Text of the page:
When I batted, I couldn’t see the first few balls, or at least was playing my shot after the ballwas well behind me. Sure that he was playing tricks on me and cranking the pace up to Mitch Johnson level, I complained, but he confirmed it was only about 90kms, slower than what he had comfortably handled. I eventually got my eye in, but asked for it to stay on the slower side, and responded well to his constant advice to move my feet (which I had to take as I had been advising him the same in his session). Chastened, I got through one bucket, but with growing admiration for him that I couldn’t handle what he had spent 50 minutes tackling with aplomb.

My confidence not pricked but certainly challenged, I later thought about what he’d remember from our cricketing efforts over the weekend. Would he be more or less likely to listen to my cricket advice having now seen my own efforts? Would he acknowledge that I played a few shots in the game or that he got the last laugh? Would he remember my cat-like fielding or awful bowling? Respect or embarrassment? Pride or scorn?

Upon reflection, I think I’d prefer that in future years, he just remembered that we played the game and went to the nets, together. That we joked, bantered, and played together as father and son, not the outcome. I hope he remembers the car drives to and from, that we were together doing something we both liked, that we both enjoyed that we could participate in something sporty, like when we have a kick at Glenferrie Oval. I hope he remembers friendship, a relationship, and a connection. That it was about being with Dad, not the shots we played (or missed). I hope he remembers a bond, some fun and a few laughs.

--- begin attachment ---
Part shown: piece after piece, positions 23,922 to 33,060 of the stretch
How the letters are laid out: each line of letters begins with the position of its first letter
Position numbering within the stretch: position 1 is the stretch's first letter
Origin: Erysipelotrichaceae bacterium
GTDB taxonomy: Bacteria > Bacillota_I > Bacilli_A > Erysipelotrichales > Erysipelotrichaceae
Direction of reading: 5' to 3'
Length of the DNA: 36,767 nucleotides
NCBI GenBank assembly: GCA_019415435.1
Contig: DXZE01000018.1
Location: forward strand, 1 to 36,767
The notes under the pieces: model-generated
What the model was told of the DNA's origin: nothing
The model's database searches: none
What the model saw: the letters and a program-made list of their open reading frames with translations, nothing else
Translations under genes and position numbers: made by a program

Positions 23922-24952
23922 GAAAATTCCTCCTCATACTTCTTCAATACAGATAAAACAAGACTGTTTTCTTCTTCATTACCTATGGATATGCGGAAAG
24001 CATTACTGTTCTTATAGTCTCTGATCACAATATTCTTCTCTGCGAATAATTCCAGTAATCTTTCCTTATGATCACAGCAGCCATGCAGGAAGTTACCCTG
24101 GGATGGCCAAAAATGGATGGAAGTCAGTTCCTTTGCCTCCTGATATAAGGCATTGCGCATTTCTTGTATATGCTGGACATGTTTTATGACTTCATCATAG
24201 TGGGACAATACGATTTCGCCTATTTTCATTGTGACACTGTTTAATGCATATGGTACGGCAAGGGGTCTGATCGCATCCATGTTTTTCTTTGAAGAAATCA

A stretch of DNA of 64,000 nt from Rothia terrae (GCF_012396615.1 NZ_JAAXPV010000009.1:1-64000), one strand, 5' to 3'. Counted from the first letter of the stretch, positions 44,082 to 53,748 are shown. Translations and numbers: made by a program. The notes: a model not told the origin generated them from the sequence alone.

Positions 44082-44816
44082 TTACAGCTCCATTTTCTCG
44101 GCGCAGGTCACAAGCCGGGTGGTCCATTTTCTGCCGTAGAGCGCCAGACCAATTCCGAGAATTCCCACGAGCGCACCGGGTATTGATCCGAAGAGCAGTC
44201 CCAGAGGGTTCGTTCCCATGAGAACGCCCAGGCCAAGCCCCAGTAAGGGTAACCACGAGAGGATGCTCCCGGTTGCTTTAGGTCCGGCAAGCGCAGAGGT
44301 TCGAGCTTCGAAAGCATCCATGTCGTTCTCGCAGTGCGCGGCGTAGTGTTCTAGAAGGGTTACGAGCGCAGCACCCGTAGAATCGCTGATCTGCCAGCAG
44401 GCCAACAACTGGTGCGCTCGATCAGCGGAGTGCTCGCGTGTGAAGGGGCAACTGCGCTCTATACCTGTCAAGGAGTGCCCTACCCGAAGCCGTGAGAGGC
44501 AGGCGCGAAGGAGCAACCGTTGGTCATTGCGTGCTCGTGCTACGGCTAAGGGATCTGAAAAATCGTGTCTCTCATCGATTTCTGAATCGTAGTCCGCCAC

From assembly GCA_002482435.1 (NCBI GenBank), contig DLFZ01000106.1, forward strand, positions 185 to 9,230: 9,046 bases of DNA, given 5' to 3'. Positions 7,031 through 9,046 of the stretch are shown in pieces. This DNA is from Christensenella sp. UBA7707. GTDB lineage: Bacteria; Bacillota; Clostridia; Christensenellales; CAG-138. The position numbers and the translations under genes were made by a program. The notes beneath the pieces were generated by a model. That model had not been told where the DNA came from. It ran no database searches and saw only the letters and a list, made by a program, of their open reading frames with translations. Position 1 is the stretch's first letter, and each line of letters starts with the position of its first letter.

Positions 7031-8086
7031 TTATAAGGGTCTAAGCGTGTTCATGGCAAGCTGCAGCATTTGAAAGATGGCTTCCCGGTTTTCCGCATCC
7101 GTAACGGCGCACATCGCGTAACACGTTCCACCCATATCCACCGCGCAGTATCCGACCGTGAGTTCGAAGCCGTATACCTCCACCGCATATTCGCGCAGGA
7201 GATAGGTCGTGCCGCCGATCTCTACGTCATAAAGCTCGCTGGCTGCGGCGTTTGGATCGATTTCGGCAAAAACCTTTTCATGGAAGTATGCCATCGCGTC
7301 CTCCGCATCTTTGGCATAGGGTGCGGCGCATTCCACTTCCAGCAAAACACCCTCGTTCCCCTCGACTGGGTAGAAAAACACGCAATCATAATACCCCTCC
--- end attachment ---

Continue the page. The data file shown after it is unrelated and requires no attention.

I hope he remembers love.

But, I think he’ll probably also remember that off stump, knocked clear out of the ground.

About Sean Curtain

"He was born with a gift of laughter, and a sense that the world was mad". First line of 'Scaramouche' by Sabatini, always liked that.


  1. Mark 'Swish' Schwerdt says

    Glad I’ve got daughters Sean, never had to face this sort of dilemma, except for the occasional parents v players netball challenge.

    Sounds like you’ve got it right.

  2. Superb Sean

  3. Cameron Bennett says

    A great read .The last paragraph brought a tear to my eye thanks very much

  4. Luke Reynolds says

    Sean, Ben will remember your efforts very fondly. Off-stump and all. So will you. Important time spent together. Great story.